Before I had kids, I thought a pumpkin patch was a farm you stopped at for approximately ten minutes and picked out a couple of gourds. Rookie mistake. A visit can run you several hundred dollars for entry fees, rides, food, and (if you remember), those godforsaken pumpkins.

The only thing more pressing than the cost is the burden to capture that perfect pumpkin patch moment. I once witnessed a family arriving with a professional photographer and makeup artist in tow. Sadly, my photos chronically document one kid blinking, one kid scowling, and one kid refusing to hold still.

Epic patch fail.

Football
Growing up in Chicago, it is understood that football is practically a religion. I am well-versed in screaming things like “Kill that guy!” or “Destroy their quarterback!” But now that I have a son playing the sport? I consider all the players just wee lads in need of some mothering and neurosis.

My new chants include “Watch out for traumatic brain injury!” and “Keep the cerebral spinal fluid intact!” My husband refuses to sit next to me and the other parents try not to make eye contact. 

Halloween 
With my children always too tall for age-appropriate costumes, I have been forced to peruse the Sexy Nurse/Killer Zombie rack for years.

Then there is the treat issue. My boys lobby hard to hand out candy while I prefer the safer and more inclusive route of cheap trinkets. The one time I stocked up on a year’s worth of Halloween-themed yo-yos and erasers? A notice came back from the public school requesting sensitivity towards those not celebrating the holiday.

The harder I try to get this one right, the more I screw up.

Topping things off, my favorite grandfather died in October a long time ago, but I still associate the month with my first serious loss. My husband’s mother also died at 55 on Halloween, and despite never having known her, there is not a day I wish she wasn’t here.

For me, October is the taker of warmth and destroyer of sun. No, I do not love October, but my kids sure do. So I play along. For them, I will plant the scarecrow in the front lawn. I will buy paper clips as treats. I will drop a mortgage payment at the patch. I will work my hardest not to taint them.

And I will pray they fall for it.

Thursday, October 13, 2016

Days of My Life


The following appears in the September edition of Chicago Parent.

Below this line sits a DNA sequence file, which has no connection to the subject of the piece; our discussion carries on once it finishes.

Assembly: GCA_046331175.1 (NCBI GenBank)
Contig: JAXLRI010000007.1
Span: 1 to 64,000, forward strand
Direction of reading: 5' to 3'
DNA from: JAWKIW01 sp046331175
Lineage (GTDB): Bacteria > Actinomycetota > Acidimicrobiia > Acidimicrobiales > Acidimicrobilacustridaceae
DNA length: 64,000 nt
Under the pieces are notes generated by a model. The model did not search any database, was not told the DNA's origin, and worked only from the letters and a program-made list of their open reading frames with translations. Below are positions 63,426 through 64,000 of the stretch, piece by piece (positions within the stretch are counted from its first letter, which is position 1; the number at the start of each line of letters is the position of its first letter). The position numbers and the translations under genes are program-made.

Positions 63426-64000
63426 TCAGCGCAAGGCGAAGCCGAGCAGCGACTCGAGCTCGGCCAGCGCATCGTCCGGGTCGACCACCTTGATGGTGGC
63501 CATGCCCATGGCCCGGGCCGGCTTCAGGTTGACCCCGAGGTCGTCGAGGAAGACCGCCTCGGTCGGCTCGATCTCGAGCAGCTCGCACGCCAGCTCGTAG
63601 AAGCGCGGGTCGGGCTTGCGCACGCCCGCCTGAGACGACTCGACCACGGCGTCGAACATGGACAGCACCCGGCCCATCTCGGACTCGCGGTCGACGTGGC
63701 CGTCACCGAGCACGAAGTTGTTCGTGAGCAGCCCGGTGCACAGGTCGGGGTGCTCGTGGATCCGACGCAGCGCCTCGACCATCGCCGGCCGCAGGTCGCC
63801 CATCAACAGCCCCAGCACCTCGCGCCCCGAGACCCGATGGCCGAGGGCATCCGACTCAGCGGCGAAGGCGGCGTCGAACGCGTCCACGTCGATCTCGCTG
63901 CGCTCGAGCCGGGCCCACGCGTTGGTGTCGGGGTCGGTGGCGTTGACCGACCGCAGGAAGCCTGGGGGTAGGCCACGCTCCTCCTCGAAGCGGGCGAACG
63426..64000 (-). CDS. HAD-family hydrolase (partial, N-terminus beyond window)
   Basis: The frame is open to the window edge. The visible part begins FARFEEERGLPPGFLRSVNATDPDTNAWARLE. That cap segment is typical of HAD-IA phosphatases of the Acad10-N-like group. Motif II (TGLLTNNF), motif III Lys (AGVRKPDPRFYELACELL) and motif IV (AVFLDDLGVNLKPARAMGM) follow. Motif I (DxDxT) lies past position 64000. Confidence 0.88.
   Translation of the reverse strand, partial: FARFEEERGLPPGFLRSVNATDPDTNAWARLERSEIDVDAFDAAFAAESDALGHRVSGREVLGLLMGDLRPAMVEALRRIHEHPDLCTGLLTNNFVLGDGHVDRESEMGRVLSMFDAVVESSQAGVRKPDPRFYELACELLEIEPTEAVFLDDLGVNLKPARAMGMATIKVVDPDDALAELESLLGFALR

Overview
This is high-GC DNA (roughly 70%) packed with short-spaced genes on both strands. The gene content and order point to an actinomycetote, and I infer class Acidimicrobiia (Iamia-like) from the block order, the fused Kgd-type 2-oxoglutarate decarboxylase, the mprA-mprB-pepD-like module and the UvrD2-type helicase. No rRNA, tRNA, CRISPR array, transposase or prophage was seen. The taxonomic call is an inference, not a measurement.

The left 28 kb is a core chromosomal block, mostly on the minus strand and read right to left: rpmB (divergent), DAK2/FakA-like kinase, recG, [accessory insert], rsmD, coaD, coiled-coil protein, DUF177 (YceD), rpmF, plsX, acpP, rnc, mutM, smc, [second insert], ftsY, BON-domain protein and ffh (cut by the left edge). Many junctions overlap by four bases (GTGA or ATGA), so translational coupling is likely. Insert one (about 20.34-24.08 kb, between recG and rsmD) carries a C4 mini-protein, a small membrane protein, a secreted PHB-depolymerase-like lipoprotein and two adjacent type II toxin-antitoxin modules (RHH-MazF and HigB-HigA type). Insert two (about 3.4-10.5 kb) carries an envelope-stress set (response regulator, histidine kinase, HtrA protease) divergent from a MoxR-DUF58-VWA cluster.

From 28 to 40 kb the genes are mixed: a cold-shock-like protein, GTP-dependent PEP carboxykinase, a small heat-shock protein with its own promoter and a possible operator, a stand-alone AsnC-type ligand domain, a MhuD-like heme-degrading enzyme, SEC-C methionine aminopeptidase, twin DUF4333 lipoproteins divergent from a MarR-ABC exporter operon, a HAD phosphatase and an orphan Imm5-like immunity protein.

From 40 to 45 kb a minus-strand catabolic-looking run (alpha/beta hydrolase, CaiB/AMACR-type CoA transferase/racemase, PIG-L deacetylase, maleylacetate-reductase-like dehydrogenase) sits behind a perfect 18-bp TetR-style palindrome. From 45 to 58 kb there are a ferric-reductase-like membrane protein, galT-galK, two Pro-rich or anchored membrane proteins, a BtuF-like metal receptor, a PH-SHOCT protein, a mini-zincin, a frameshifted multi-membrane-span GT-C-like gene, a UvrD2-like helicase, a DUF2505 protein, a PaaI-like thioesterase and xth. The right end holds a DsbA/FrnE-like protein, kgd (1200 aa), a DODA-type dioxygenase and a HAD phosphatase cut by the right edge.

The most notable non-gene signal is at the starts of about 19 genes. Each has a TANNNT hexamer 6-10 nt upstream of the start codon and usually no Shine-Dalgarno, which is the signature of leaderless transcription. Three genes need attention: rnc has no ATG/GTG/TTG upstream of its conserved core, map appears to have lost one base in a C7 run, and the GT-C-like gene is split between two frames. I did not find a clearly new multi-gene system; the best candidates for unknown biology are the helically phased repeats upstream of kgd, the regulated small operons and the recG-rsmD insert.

A new school year.

A new set of worries.

A new set of developmental obstacles.

A new case for increasing my Xanax prescription.

Every year for the last seven, I have spent September second-guessing myself. First, there was the life-changing and soul-sucking Selective Enrollment route. The testing, waiting, deciding…it was overwhelming. Danny was fine (I bought him an ice cream cone after his exam), but I knew The Holy Grail would include a spot in one of the state’s preeminent grammar schools.

I think I locked in an ulcer during the process.

A while later, I picked up a nervous tick in choosing to send my two oldest to Catholic school. But you know. JESUS.

This year, I am leaving behind the wonderful Chicago Public School therapists and counselors who have doted on my youngest as though he was their own. They have worked with him to the point where his IEP probably wouldn’t even be re-issued if he was starting anew. He was never in better hands. Joey has been dropped off the spectrum and will now sally forth into the world with only a mild case of ADHD (or as I consider it, a mild touch of his mother’s DNA).

It will be the first time all three of my children will be attending the same school. I should be celebrating, but instead?

I’m totally verklempting.

I grew up in suburbia where there was never any doubt where kids would go for their education. Folks moved to a certain neighborhood FOR a school. There were no choices. My favorite Tab-drinking, chain-smoking moms had more time to worry about important things, like whether Marlena would finally escape the evil clutches of Stefano DiMaro.